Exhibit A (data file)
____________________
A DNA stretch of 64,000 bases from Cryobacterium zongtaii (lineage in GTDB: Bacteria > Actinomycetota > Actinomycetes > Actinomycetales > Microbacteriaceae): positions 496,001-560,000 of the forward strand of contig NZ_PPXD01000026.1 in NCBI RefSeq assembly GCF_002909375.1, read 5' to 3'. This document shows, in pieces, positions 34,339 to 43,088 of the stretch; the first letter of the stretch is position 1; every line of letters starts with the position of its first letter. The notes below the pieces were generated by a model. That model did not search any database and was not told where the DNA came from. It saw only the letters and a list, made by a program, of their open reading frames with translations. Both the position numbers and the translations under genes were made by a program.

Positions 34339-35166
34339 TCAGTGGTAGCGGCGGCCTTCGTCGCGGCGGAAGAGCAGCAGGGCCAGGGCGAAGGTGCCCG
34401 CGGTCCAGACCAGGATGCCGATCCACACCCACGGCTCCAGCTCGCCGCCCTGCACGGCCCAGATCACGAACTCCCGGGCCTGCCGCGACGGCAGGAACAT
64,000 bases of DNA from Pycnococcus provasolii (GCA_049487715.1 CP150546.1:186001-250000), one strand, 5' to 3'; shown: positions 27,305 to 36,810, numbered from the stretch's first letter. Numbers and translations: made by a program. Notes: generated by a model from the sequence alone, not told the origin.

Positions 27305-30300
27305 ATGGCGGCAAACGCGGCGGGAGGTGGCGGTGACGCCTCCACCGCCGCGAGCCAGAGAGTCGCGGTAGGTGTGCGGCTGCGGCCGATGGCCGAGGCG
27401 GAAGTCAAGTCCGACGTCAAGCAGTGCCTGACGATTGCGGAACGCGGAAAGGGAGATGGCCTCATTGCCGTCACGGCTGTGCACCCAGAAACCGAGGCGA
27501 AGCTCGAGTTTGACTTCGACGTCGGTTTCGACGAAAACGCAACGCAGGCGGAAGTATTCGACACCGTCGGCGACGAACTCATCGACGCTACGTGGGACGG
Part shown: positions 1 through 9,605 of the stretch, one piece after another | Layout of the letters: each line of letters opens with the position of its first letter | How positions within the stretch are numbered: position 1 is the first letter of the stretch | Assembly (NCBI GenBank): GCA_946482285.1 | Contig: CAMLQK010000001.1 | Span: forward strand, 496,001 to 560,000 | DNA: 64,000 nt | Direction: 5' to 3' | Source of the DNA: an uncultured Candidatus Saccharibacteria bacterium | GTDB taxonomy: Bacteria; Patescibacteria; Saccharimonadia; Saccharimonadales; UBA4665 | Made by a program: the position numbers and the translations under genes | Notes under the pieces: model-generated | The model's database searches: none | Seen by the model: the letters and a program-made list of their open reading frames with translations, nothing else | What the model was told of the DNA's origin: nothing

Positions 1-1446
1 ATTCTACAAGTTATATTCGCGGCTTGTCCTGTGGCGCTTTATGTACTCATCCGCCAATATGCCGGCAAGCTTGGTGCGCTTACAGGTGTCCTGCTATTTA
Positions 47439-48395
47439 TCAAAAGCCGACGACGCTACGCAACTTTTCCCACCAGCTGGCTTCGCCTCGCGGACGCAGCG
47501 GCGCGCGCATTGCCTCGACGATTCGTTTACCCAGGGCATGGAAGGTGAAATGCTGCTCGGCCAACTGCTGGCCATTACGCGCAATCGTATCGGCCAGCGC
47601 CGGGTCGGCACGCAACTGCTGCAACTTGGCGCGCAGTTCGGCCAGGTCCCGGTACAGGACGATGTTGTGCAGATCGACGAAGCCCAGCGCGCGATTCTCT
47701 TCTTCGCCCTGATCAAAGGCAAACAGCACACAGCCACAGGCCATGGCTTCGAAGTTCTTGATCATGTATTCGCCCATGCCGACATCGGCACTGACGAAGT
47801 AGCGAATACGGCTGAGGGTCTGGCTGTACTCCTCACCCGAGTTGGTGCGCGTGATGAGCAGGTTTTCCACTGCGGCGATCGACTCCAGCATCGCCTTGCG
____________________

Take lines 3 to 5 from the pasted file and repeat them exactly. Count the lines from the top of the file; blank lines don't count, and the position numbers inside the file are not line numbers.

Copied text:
34339 TCAGTGGTAGCGGCGGCCTTCGTCGCGGCGGAAGAGCAGCAGGGCCAGGGCGAAGGTGCCCG
34401 CGGTCCAGACCAGGATGCCGATCCACACCCACGGCTCCAGCTCGCCGCCCTGCACGGCCCAGATCACGAACTCCCGGGCCTGCCGCGACGGCAGGAACAT
64,000 bases of DNA from Pycnococcus provasolii (GCA_049487715.1 CP150546.1:186001-250000), one strand, 5' to 3'; shown: positions 27,305 to 36,810, numbered from the stretch's first letter. Numbers and translations: made by a program. Notes: generated by a model from the sequence alone, not told the origin.